Dying and Death Is a Transition

January 18, 2014

In my contemplation of death, my own and yours—both happening some time in the future, today or decades from now—I have been grappling with the question of why it is hard to die, and we will come back to this in a day or two. We struggle through a process of grief, starting with denial of death itself. Today, I’d like to examine what we have been trying to avoid our whole lives, what is going on when we die. The topic is huge, so I start today with biblical input and some interpretation from N. T. Wright. Tomorrow, we’ll talk about implications.

So first, starting first with what the Word brings to Life and Death and developing a theological framework: I think many of us Christians tend to jump ahead into the story, by going straight to the Apostle Paul, but we cannot do this without acknowledging an Old Testament view of death.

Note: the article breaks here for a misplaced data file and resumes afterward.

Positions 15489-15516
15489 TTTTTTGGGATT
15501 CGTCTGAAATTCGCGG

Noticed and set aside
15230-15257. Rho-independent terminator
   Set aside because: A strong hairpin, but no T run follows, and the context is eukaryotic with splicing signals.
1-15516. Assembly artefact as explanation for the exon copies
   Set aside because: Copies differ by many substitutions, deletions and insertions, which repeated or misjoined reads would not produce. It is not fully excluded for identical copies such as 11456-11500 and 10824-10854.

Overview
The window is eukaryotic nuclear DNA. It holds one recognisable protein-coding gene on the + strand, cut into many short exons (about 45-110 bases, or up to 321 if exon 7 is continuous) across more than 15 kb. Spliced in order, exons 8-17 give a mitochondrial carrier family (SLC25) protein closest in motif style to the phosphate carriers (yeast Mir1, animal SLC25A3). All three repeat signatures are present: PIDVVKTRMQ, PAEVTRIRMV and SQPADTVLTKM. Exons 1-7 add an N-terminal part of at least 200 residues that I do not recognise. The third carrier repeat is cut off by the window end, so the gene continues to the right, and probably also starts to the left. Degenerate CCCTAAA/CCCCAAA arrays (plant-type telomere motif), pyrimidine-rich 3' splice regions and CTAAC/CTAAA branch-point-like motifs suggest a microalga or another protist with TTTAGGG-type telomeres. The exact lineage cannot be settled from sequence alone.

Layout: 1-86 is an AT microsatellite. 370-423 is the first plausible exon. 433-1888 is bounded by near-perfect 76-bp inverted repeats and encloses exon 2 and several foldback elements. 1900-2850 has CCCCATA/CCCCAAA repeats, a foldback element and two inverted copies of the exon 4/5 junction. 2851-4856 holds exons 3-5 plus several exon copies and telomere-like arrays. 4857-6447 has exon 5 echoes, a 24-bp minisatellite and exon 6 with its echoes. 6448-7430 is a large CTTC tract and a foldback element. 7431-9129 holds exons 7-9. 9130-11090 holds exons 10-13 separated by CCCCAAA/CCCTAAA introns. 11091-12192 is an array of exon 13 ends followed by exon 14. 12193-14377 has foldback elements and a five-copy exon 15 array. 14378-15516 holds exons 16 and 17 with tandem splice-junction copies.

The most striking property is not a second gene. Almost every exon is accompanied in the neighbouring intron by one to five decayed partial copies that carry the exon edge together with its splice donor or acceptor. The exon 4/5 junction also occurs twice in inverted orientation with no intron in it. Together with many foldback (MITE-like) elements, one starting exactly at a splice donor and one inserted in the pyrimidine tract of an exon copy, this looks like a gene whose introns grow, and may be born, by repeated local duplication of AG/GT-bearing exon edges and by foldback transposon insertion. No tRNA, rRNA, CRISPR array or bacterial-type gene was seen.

Starting with the curse in the Garden, God says to Adam and Eve:

            By the sweat of your face
                        you shall eat bread
            until you return to the ground,
                        for out of it you were taken;
            you are dust,
                        and to dust you shall return.”

The Psalmist writes about “descending to Sheol.” In Psalm 88:3-7, for instance, Sheol refers to the grave or the condition of being dead. The Pit is dark and deep, out of touch with any help that might have been available prior to death. This place is not heaven or hell, but a state of “life after death,” and there is no reversal.

King Hezekiah, contemplating the danger and imminent death he faces, is quoted by the prophet Isaiah in chapter 38. He refers to Sheol as a destination separated from this life, a discarding of this bodily dwelling.  Whatever efforts he had made at weaving a beautiful life will be torn from the loom (38:12b). It is truly finished at death.

However, in Isaiah 26:19, we see a glimmer of “resurrection hope,” though that term is still not part of the Hebrew vocabulary. Isaiah writes:

But your dead will live;